- SNIPER ALLEY Sonia Ristic (France/Serbia/Croatia), translated by Whitney Eggers
- Ristic’s play tells the story of a Bosnian family during the siege of Sarajevo that lasted more than three years. Several generations are living in the same apartment, dealing with the everyday consequences of war, and have not only decided to survive, but are also determined not to let what they are going through rob them of the simple joys of life—as they are watched, always, by the Sniper.
- OUTSIDE IN — Claudine Toutoungi (United Kingdom)
- Outside In is a darkly comic play about Elena, a teacher in her late twenties about to undergo surgery to receive a cosmetic eye, and the relationship that grows between her and her prosthetics specialist, George. Flattered by her interest in him, George embarks on a relationship with Elena, in part as a distraction from his own chaotic inner life. But once he allows himself to have feelings for Elena, he starts to question her often erratic behavior, and rather than helping her to achieve her goal, George instead becomes Elena’s greatest obstacle.
- BELA KIZ — Hellie Turner (Australia)
- This play, based on real events that took place in Hungary, is set in 1914, prior to and at the on-set of World War I, in a town where people live in a routine state of hum-drum; bored with the status quo of monotony, but nonetheless stuck in their ways. Then Bela Kiz comes to town, and life changes in wonderful ways for both men and women. His charisma leads to his becoming the town’s obsession, relegated to the rank of hero and savior. When the war breaks out in Europe he is called to the army, and his absence is a devastating blow to the community, until the sinister secrets of Bela Kiz are revealed to all.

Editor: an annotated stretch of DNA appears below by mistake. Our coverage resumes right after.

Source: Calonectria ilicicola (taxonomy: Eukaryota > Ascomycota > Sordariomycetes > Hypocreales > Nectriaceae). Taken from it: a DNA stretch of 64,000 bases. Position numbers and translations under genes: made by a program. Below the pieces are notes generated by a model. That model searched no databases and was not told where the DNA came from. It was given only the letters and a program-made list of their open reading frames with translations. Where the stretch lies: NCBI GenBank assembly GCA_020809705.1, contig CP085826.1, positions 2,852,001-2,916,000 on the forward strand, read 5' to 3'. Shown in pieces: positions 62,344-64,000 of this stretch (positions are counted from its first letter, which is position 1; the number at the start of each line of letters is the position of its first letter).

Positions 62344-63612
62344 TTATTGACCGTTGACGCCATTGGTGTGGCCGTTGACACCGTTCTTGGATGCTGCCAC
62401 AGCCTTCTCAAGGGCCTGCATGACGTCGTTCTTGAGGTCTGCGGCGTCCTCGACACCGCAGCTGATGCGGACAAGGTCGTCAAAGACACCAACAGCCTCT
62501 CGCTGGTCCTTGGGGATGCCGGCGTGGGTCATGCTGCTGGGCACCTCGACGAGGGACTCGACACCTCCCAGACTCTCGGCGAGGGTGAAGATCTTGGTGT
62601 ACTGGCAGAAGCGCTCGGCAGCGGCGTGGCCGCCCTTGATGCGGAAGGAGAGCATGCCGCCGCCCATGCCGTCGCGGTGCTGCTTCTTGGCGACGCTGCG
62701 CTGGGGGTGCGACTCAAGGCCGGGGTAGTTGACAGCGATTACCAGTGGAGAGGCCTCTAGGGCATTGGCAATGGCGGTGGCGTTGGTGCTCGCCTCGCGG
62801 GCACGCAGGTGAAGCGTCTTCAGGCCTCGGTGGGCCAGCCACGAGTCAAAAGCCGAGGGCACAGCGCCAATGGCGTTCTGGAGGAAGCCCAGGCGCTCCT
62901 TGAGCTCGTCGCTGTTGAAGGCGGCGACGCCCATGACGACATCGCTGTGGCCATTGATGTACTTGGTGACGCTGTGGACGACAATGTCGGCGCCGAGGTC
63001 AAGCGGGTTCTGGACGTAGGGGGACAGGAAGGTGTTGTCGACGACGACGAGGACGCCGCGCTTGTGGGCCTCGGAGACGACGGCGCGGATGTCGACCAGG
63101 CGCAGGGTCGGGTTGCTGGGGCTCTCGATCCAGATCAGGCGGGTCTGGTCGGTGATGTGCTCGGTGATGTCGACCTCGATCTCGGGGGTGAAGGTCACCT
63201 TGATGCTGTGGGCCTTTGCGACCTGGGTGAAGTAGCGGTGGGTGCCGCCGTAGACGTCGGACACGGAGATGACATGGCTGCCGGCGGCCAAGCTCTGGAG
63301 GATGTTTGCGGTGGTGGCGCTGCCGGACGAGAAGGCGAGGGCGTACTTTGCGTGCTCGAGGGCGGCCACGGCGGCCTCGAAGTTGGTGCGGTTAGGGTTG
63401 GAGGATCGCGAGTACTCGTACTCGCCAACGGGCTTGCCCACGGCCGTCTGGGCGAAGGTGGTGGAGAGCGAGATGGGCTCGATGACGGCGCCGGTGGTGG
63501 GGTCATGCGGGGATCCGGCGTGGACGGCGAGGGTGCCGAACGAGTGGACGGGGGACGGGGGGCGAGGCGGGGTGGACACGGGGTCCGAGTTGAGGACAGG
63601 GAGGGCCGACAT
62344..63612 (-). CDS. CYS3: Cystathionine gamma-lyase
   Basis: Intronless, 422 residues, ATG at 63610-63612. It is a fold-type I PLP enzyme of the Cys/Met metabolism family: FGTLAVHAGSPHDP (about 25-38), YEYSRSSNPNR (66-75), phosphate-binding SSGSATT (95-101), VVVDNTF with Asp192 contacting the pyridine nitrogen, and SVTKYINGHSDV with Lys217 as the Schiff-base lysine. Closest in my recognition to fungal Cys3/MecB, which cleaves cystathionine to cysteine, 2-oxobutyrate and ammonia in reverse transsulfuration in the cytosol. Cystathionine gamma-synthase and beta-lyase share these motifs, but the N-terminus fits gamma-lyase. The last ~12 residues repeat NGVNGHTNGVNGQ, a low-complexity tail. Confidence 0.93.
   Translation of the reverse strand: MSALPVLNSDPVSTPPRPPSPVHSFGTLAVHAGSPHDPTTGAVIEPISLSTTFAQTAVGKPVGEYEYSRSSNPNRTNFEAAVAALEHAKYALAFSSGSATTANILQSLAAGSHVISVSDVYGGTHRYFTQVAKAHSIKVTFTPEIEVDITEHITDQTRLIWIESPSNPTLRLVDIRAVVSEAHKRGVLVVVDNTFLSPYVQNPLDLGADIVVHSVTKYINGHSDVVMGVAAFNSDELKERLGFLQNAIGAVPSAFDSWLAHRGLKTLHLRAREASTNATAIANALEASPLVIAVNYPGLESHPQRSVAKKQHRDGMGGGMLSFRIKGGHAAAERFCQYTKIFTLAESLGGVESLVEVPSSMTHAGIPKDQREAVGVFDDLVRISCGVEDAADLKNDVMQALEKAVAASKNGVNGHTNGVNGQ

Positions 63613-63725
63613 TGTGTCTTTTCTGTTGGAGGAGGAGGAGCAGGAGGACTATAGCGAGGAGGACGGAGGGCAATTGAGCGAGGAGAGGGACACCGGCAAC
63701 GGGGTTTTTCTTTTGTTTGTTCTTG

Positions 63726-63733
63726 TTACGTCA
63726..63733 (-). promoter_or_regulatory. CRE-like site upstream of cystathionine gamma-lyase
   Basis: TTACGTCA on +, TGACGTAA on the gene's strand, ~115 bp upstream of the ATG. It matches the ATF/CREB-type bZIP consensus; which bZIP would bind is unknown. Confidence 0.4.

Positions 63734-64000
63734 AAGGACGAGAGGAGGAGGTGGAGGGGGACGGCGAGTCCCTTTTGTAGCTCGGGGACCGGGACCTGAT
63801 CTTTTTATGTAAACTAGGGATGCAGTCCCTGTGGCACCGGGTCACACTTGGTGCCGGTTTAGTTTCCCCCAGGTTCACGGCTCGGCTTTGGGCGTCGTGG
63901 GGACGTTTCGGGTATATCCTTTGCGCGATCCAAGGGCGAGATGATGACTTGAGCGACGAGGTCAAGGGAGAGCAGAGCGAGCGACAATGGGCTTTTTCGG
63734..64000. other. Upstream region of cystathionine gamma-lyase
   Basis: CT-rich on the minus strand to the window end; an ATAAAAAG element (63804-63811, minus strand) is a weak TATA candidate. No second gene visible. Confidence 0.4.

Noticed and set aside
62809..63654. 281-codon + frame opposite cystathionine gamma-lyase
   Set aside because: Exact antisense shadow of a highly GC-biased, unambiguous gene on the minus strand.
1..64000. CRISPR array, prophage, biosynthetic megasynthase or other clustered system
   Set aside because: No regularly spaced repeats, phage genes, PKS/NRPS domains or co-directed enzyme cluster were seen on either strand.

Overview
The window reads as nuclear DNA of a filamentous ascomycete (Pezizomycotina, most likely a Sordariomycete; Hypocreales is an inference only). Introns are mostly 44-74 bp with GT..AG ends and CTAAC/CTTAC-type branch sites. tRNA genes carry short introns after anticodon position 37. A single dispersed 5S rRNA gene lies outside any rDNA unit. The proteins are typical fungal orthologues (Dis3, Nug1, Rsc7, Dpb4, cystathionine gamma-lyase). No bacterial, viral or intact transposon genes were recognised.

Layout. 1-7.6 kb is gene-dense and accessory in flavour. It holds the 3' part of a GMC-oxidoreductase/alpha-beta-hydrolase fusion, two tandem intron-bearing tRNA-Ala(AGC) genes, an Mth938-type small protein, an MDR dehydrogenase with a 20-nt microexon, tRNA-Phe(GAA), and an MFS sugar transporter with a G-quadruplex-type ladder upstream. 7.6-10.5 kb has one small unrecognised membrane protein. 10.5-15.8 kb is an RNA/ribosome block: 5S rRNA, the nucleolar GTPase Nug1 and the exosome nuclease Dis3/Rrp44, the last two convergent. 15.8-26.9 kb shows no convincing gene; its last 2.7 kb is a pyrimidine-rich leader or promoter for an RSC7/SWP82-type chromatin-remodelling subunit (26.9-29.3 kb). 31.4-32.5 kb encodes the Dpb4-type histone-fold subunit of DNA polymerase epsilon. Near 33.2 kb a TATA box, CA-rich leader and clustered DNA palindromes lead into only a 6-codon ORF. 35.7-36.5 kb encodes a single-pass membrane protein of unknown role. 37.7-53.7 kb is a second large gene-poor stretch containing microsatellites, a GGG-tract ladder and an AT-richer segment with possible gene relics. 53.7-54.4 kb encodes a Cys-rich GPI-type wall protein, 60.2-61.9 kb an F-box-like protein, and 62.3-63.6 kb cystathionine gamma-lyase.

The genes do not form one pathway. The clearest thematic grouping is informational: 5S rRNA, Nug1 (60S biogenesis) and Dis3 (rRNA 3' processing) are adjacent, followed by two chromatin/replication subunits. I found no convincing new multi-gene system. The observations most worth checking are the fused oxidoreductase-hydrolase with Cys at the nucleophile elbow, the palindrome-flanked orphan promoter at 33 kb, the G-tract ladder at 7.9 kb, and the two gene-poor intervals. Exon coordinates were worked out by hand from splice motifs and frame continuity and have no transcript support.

- POISON — Lot Vekemans (The Netherlands), translated by Rina Vergano
- Six years after their divorce, a man and a woman meet each other again for the first time, at the place where their only child is buried. A letter, announcing that their child is going to be reburied because poison has been found in the soil, brings them back together. But while she is looking for someone with whom she can re-live the past, he wants someone who can look to the future. Both are torn apart by grief, but it is not until they let themselves become vulnerable enough to return to the past, to their child’s deathbed, that they seem to reconnect.
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Play submissions 2013:
- Submissions for hotINK at the Lark 2013 are now open to national writers and to writers based outside the U.S. who are interested in taking part. From April 17-22, 2013, hotINK at the Lark will present readings of 6 new plays from abroad, following two-day workshops of each play. Thanks to a generous grant from the Ford Foundation, flights and accommodations for all selected writers will be provided by the Lark Play Development.
The full submission guidelines are attached here. They can also be found on the Lark website at
- Please email questions to festival director Catherine Coray at firstname.lastname@example.org.
- Lark Play Development Center
311 West 43rd Street, 5th Floor
NY, NY 10019-4205 USA